Depression is not a natural part of growing old. Instead, it's a medical condition that should be treated aggressively.
Depression in older adults, or in anyone, is a serious illness. Some groups are at higher risk, but the average older person is not depressed any more than a young person. Depression affects about 7 million out of the 39 million adults older than 65 in the U.S. Non-Hispanic white men older than 85 have the highest rates of suicide. Many of these men visited their doctor within the last month. Factors that may add to older adults' risk for depression is losing control over changes related to the aging process and losing people that they love.
Depression is often not diagnosed because of stereotypes that family, caregivers, or even health care providers have that older adults are depressed in general. Older adults may mask their depression by complaining about a physical problem, so diagnosis can take longer.
According to the National Institute of Mental Health, these are typical signs of depression:
Sleep problems, including too little, too much, or rising earlier than desired
Decreased pleasure and interest in previously enjoyed activities
Decreased energy or concentration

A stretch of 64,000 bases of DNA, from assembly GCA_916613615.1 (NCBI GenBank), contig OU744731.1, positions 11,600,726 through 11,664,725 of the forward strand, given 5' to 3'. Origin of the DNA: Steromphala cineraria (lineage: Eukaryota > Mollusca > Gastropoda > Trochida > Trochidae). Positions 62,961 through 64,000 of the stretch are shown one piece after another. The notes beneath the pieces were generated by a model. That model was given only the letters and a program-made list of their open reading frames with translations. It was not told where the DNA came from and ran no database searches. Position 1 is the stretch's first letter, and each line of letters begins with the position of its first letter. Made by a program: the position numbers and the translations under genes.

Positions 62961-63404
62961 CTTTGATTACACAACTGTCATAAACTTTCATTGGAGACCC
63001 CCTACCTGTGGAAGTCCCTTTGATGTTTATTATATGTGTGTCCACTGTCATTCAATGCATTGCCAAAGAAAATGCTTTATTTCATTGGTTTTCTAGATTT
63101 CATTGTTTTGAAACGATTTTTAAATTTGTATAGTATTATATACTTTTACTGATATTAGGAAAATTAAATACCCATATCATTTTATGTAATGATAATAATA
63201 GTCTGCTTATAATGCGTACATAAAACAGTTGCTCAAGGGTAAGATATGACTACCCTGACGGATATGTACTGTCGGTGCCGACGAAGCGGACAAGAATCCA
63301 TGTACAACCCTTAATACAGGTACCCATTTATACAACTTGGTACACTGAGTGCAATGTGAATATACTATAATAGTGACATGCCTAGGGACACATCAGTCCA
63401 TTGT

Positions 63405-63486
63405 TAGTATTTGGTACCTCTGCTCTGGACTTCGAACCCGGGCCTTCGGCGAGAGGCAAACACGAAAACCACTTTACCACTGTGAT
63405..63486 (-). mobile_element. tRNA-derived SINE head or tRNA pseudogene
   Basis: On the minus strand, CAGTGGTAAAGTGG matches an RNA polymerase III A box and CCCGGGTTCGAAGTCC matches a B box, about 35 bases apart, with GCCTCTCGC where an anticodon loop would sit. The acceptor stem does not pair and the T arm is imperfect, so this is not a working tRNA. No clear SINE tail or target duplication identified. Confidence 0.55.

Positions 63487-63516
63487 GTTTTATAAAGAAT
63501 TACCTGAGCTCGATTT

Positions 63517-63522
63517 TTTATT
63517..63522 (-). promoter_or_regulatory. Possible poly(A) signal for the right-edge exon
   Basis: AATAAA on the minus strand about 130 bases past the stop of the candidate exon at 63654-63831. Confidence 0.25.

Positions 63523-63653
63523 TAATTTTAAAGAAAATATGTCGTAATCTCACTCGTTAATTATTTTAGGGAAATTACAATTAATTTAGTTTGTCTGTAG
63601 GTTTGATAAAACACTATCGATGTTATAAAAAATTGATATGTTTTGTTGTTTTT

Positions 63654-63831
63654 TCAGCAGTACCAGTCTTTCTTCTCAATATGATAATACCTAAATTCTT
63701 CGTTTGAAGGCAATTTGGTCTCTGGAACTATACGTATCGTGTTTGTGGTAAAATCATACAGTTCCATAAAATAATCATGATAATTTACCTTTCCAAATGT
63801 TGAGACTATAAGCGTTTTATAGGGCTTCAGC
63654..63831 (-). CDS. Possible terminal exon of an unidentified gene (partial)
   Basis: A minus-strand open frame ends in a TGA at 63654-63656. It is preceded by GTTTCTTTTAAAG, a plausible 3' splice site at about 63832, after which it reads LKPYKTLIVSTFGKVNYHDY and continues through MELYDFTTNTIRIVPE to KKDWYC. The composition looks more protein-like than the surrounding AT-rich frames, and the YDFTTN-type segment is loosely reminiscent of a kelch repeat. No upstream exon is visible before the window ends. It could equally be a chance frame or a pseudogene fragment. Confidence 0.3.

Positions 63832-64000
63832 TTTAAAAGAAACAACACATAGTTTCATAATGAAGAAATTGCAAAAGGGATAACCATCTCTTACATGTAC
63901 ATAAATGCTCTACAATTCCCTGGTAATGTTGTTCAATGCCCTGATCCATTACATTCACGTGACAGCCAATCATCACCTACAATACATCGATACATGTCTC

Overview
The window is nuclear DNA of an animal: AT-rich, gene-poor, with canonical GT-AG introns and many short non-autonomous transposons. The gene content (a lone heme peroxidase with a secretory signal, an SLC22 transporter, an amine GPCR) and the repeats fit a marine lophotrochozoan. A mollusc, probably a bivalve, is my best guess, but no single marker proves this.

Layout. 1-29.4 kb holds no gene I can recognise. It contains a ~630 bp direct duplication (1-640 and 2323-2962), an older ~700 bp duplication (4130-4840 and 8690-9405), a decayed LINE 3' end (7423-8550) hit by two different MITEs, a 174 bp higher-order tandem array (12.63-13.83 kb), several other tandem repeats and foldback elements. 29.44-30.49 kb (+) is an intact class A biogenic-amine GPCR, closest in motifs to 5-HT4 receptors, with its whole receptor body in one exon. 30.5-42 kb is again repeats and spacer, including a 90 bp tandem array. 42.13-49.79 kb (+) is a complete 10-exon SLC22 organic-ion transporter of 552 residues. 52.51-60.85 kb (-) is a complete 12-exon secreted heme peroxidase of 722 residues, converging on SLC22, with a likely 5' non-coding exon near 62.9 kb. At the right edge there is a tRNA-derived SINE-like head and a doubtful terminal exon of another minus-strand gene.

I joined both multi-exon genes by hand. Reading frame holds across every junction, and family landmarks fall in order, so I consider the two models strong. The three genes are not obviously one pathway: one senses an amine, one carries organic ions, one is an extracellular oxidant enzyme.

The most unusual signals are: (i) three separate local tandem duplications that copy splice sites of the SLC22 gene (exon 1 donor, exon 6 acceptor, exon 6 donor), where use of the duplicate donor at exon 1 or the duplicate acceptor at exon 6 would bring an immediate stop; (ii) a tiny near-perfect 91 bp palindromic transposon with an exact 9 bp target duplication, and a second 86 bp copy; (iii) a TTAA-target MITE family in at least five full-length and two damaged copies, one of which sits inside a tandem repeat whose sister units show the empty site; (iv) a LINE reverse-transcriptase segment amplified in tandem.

Increase or decrease in appetite
Feelings of hopelessness or helplessness
Thoughts of death or suicide
Self-destructive and suicidal behavior
Older adults are more likely to die by suicide. Of every 100,000 people ages 75 and older, 16.3 died by suicide. This figure is higher than the national average of 11.3 suicides per 100,000 in the general population.
Depression often occurs at the same time as another serious illness, such as heart disease, stroke, diabetes, and cancer.
Health care providers look for symptoms of depression that continue for weeks at a time. If you have symptoms, your provider will also do a physical exam and rule out other causes for the symptoms. These can include certain medications or medical conditions. A person who is physically ill and not getting better often has an underlying depression. Medication, psychotherapy, or a combination of both can be effective in treating depression. Mild cases of depression may be eased by psychotherapy alone. People with moderate to severe depression often need antidepressant medication.
You can help prevent depression by staying active and being connected to other people through family, community activities, senior groups, or a religious affiliation.
If you notice signs of depression in yourself, a friend, or a family member, don't wait until it becomes severe. Talk with your health care provider about your own symptoms. Or talk to the person with depression, and encourage him or her to speak with a doctor and seek treatment from a mental health professional.